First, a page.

The symbol for St. John is the eagle because he soars to the heights of mystical love
Thursday of the Second Week of Advent
Isaiah is so amazing. He offers hope. He sees imminent possibilities for the human race.
At times, he also warns and sometimes chastises.
I’ve always loved this scripture that appear in the Advent Mass texts:
God gives strength to the fainting,
for the weak he makes vigor abound.
Though young men faint and grow weary,
and youth stagger and fall,
They that hope in the Lord
will renew their strength,
they will soar as with eagle’s wings;
They will run and not grow weary,
walk and not grow faint.
– Isaiah 40:30-31.
(This was the first reading of yesterday’s Mass) So many of us become discouraged by life. We may lose our job or are told that we no longer have the health benefits we once had for our family. And many of us are now worried how we’ll be affected by the Republican’s tax bill, if it becomes law. We grow older and have more aches and pains and worry more. Some of us are couch potatoes and don’t exercise enough and get more depressed. And are, indeed, in need of an infusion of renewed strength.
In these latter days of Advent, think about the ways you can restore your vigor ~ or better ask the Lord to renew your strength! He will! As he has done for me again and again and again! I’ve been down many times; but he never cease to raise me up again.
And you might note that the symbol for John the evangelist is the eagle, because he soars to the heights of mystical glory in his writings.
I praise you, Lord, because you’ve restored my vigor in marvelous ways.
You have renewed my strength again and again.
And I’d love to soar as if with eagle’s wings,
if you would grant me that grace even now.
Soar to the heights of the mountains,
and dive to the depths of the ocean of Your love, Lord.
Yes, as I grow older, I’m ready to serve You, Lord
as long as you grant me the grace, the vigor and the strength.
Whatever You will, Lord. Whatever you will.
Now, before you go, here is one of our great Catholic liturgical songs ~ “On Eagles’ Wings” Be sure to turn up your speakers and enter full screen. Click here.
Today is the Feast of St. John of the Cross, the great Carmelite mystic and reformer Here are today’s Mass readings. Click here.
Monday of the First Week of Advent
If you’re new to this Advent blog, I recommend reading Welcome to Advent 2009 to get a sense of why we want to spend four weeks preparing for our Christmas celebration and how it can help you deepen your (our) spirituality whether you are a Catholic or even a Christian.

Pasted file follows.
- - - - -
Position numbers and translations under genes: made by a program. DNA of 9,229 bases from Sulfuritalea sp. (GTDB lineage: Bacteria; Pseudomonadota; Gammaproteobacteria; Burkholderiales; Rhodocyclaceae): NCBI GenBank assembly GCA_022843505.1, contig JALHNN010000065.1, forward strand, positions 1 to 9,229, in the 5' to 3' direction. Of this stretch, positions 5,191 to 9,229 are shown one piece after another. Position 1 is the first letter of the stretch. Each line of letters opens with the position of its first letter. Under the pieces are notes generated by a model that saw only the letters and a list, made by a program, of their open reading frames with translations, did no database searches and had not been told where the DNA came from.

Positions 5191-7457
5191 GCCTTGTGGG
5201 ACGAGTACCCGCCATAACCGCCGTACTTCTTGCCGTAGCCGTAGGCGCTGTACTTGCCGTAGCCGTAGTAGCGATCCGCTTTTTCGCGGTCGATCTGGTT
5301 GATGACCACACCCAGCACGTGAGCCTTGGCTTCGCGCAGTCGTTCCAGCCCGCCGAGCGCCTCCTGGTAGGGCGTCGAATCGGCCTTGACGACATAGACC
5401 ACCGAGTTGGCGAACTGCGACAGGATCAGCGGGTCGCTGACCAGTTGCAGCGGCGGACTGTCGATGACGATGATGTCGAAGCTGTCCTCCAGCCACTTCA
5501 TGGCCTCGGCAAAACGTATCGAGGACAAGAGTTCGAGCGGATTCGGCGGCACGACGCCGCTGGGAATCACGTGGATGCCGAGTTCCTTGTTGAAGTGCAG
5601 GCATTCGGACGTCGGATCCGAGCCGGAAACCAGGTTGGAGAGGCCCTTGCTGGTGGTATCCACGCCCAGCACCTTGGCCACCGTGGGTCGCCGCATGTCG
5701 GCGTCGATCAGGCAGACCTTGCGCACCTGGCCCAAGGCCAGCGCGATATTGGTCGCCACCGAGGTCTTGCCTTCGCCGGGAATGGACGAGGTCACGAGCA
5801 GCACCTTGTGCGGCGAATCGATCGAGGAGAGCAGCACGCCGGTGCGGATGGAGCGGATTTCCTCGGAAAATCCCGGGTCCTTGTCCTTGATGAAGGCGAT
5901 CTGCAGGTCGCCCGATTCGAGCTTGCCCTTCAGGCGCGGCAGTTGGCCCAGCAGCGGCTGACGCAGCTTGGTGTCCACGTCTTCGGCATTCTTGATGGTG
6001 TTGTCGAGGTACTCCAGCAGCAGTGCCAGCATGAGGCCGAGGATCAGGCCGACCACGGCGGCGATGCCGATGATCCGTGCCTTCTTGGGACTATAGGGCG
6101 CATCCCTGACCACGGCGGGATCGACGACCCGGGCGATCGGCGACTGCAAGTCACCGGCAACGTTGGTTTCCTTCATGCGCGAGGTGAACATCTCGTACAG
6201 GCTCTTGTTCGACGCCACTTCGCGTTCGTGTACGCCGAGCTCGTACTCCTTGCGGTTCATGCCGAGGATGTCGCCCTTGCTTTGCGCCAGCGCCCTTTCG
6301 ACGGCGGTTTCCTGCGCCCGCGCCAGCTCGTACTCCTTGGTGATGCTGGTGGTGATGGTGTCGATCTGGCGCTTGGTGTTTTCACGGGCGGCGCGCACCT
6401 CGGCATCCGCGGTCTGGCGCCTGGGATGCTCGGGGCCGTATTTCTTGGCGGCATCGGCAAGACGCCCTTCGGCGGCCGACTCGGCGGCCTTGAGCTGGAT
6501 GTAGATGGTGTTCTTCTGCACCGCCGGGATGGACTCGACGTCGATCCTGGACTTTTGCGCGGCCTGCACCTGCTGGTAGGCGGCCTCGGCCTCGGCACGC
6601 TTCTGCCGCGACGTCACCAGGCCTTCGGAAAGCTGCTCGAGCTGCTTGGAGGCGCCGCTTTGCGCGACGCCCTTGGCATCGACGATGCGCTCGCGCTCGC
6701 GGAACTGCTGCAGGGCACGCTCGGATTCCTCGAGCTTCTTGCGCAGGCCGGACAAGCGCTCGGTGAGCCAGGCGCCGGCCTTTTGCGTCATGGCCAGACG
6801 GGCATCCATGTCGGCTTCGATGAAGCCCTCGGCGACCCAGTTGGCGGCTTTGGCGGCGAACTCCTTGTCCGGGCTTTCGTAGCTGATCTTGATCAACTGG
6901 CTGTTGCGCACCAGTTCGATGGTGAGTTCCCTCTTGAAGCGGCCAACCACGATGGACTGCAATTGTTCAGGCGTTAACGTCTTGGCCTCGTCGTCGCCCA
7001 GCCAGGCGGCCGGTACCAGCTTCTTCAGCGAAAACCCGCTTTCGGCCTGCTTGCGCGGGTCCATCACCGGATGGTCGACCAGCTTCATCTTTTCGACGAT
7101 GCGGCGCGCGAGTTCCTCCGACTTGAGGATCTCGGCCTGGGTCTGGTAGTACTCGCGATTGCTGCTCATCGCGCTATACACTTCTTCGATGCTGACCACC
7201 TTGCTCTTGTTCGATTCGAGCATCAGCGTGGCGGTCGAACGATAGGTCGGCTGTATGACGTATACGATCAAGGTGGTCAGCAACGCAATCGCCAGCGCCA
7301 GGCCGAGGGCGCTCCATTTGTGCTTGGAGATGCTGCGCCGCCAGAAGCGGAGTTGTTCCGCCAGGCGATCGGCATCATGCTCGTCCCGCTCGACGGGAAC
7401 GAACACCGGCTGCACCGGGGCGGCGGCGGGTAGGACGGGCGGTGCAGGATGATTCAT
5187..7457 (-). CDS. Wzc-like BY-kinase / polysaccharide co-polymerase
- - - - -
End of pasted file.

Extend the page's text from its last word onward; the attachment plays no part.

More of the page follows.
I’d like to call your attention to yesterday’s first reading (Isaiah 2: 1-5 ) because it’s an important Advent theme:
They shall beat their swords into plowshares
and their spears into pruning hooks.
Nation will not take up sword against nation,
nor will they train for war anymore. — Isaiah 2:4.
All of my adult life my writing and my prayer has been against war —
Viet Nam / the Balkans / the Gulf War / Iraq / and Afghanistan.
Pope Paul VI, speaking before the United Nations General Assembly made an impassioned plea:
“No more war! Never again war!
And Pope John Paul II said the Iraq war was A defeat for humanity.
And Dwight David Eisenhower, the great general of Word War II and President of the U.S. said: “When people speak to you about a preventive war, you tell them to go and fight it. After my experience, I have come to hate war. War settles nothing.”
And now Pope Francis has gone even further. The Vatican had a conference recently about building a world free of nuclear weapons. Pope Francis has inferred that the global political system has become irrational, describing his decision last month to shift papal teaching away from an acceptance of nuclear deterrence as partly due to the world’s instability.
In an hour-long press conference aboard the papal flight to Rome Dec. 2, the pontiff also said it is his “convinced opinion” that the world is “at the limit of licitly having and using nuclear weapons.”
Asked what about the world situation had changed that caused him to break with the church’s previous acceptance of nuclear deterrence, and if recent saber-rattling between U.S. President Donald Trump and North Korea’s Kim Jong Un had played a role, the pope replied: “What has changed is the irrationality.”
Pope Francis pauses as he answers questions from journalists aboard his flight from Dhaka, Bangladesh, to Rome Dec. 2.
Comparing his November 10th statement at the Vatican conference that the “very possession” of nuclear weapons is to be “firmly condemned” to Pope John Paul II’s determination in 1982 that deterrence was “morally acceptable,” Francis said: “Many years have passed since the time of John Paul II.”
“Today, we are at the limit,” the pontiff continued. “Why? Because with nuclear arsenals that are so sophisticated today, the destruction of humanity is at risk, or at least the great part of humanity.”
Francis then told journalists he wanted to ask a question “not as part of the papal magisterium, but as a question made by a pope.”
“Today, is it licit to maintain nuclear arsenals as they are?” he asked. “Or, today, to save creation, to save humanity, is it not necessary to go backwards?” (National Catholic Reporter / Dec 2, 2017 online edition / Joshua J. McElwee)
And now, what about you and me?
Advent is a time to wish for peace / pray for peace / work for peace.
The Christmas story is about peace. One of the titles of Jesus is “Prince of Peace.”
But we become cynical about peace.
Many of us have our private little wars that we engage in every day with a sibling or a friend or co-worker.
Let’s “Practice peacefulness”, as a friend put it to me once. Let’s stop the gossiping, giving people a chance. Try to be kinder to the folks you interact with today.